Oct. 12, 2017 | Mario Toneguzzi
Bill Smith - the challengerCREB®Now: What is your vision for Calgary in terms of planning and development in the short and long term?
Bill Smith: I believe we have a bit of an imbalance in how we've gone about our planning and development, in that we've focused more on the high density, the transit-oriented development areas, and have limited the supply and the ability for the suburban areas to grow with single-family homes. We need to push that balance back over towards the suburban homes, because I do know that the builders are saying that there is a demand for that.
CREB®Now: What is your opinion on a potential land transfer tax for Calgary and/or all of Alberta?
Bill Smith: I'm never in favour of new taxes. If it is put on by the provincial government, we will do all that we can as a municipality to fight for our share of that revenue, but otherwise, I wouldn't foresee it in any of my plans going forward.
CREB®Now: What are your thoughts on the future of energy-efficient homes and how they could potentially be classified?
Bill Smith: I'm all for ensuring that we keep as small a carbon footprint as possible. The challenge with items like this is always how much does that download onto the homeowner and does it make sense in the form that might be proposed? We have to take a careful look at that. Again, if it's provincially legislated, we don't have much choice on it, but there has to be a cost-benefit factor that comes into consideration.
CREB®Now: What is your preferred approach to the issue of affordable housing in Calgary?
Bill Smith: Over the next while, what I'd like to be able to do is bring together the different groups along the spectrum, and I know there are some movements by those groups to do that, so that we could firstly help to move individuals through the spectrum from homelessness into an attainable home. And, hopefully, the end goal for the folks we can help would be to get them into a home they can afford. I believe mobile homes are part of that continuum, and we need to make sure there is a supply of those in this city.
CREB®Now: What are some infrastructure projects or improvements you would like to see in the next 25 years?
Bill Smith: We have one in the books for the Green Line, which I think is critical we move forward with public transit. The Green Line, though, needs to have a little bit of a revisit in terms of priorities. To me, it doesn't make sense that we're building really the middle of the line without building either the north route or the south route in any meaningful way . . . The priority should be that we move people and that we help people to move and I think we've done a pretty poor job of that to date. I would set people-moving as my priority on that side of the infrastructure.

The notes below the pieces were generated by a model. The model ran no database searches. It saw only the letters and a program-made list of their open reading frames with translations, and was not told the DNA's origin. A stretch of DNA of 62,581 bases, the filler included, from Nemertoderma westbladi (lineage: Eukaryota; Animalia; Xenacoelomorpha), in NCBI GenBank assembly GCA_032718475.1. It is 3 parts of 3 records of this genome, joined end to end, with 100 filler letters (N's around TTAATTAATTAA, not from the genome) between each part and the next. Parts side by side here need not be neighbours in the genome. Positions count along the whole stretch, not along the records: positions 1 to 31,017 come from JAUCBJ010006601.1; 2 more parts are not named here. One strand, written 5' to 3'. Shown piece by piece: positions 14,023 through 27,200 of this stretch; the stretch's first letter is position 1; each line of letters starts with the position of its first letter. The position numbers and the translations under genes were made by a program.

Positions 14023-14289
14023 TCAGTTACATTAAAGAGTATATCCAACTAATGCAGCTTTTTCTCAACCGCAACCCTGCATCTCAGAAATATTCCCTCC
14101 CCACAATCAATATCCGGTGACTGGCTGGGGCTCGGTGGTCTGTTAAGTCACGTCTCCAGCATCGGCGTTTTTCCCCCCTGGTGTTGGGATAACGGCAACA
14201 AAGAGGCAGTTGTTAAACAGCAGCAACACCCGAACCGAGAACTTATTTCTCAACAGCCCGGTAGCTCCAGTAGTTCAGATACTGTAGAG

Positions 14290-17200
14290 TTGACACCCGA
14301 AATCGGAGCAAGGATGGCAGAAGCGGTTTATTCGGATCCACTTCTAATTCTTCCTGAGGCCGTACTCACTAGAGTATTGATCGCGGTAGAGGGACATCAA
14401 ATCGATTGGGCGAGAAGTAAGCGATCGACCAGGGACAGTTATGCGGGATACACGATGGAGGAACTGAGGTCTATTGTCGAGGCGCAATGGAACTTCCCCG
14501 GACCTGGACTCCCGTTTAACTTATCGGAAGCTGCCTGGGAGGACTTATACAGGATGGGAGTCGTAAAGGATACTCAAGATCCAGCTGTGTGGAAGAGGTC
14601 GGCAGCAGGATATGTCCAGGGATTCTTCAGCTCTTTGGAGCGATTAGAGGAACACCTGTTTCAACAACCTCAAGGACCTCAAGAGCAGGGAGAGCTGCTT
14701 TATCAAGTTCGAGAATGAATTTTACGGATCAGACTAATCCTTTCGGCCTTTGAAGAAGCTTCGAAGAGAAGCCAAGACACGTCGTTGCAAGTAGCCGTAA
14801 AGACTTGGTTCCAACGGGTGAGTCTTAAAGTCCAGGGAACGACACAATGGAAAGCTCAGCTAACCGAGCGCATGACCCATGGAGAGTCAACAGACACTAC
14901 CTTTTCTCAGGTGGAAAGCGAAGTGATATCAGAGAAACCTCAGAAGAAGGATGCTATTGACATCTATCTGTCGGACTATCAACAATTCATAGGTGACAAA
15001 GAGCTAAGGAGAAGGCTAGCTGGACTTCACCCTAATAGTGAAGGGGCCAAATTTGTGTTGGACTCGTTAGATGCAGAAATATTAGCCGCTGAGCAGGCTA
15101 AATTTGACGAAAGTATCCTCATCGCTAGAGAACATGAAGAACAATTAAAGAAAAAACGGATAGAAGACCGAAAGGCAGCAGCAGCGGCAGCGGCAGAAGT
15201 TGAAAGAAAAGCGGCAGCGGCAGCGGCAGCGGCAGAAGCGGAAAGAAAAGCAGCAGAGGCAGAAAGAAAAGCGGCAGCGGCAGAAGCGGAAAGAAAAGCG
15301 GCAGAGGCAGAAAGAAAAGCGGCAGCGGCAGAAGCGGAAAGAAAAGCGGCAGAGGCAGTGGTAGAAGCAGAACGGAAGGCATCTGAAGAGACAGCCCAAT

CREB®Now: What is your position on the current secondary suite approval process? How could it be improved?
Bill Smith: I have to think that somewhere along the way, we have to sit down with the councillors and figure out a way where we can have the majority of those applications heard by the department, so that this doesn't take up council time. My understanding from the results of the applications is that, generally, council makes the right decision on them. I would think that they should be able to give the criteria to administration to assist with that. I think I understood it to be about 20 per cent of council's time is spent on these items right now. But it's also a bigger piece than that. Going back to that continuum of home attainability and affordability, right now we hold, I think, about 9,500 affordable housing units in our inventory and a great deal of them are uninhabitable. I don't think we're very good at managing that side of it, and at this point in time, there are about 4,000 people that are on the waiting list to get affordable housing with only about 88 or 100 units coming online this year.
CREB®Now: With federal legalization of marijuana on the horizon, some homeowners have concerns with the location of potential retailers and with other Calgarians growing marijuana in their homes. How would you manage these concerns?
Bill Smith: Because the feds will mandate it, first thing I'm going to turn to them and say is, "I want you to pick up some of the costs, both on the enforcement side and on the regulation side." Whether we can get them to do that or not, I don't know. But I will very forcefully ask for that support. The thing about growing marijuana in your home, I don't know there's much we can do about that, providing people are following whatever the regulations are put in place. It would seem to me, just from the 30,000-foot level and looking at this, there will probably be a lot of similarities between the regulation of the retailers similar to what we do with liquor stores now.
CREB®Now: Can you elaborate on your preferred location for a new Calgary Flames arena and how you would propose the City develop the surrounding area to best meet the needs of Calgarians?
Bill Smith: I would like to see an arena done, but we have to be very careful about how it's structured, and if there is a cost to the City, what that looks to be. There are some real opportunities in terms of building a district that has maybe some restaurants and becomes sort of a destination, with condominiums and offices and hotels attached. If we can create that type of district, where we can increase the tax revenue to offset the costs of something like that, then I think it makes sense . . . I don't know which location is right, now . . . There are a lot of things that have to go into this, but I would be committed to getting a deal that makes sense for Calgarians, because I would sure like to see the Flames stay here.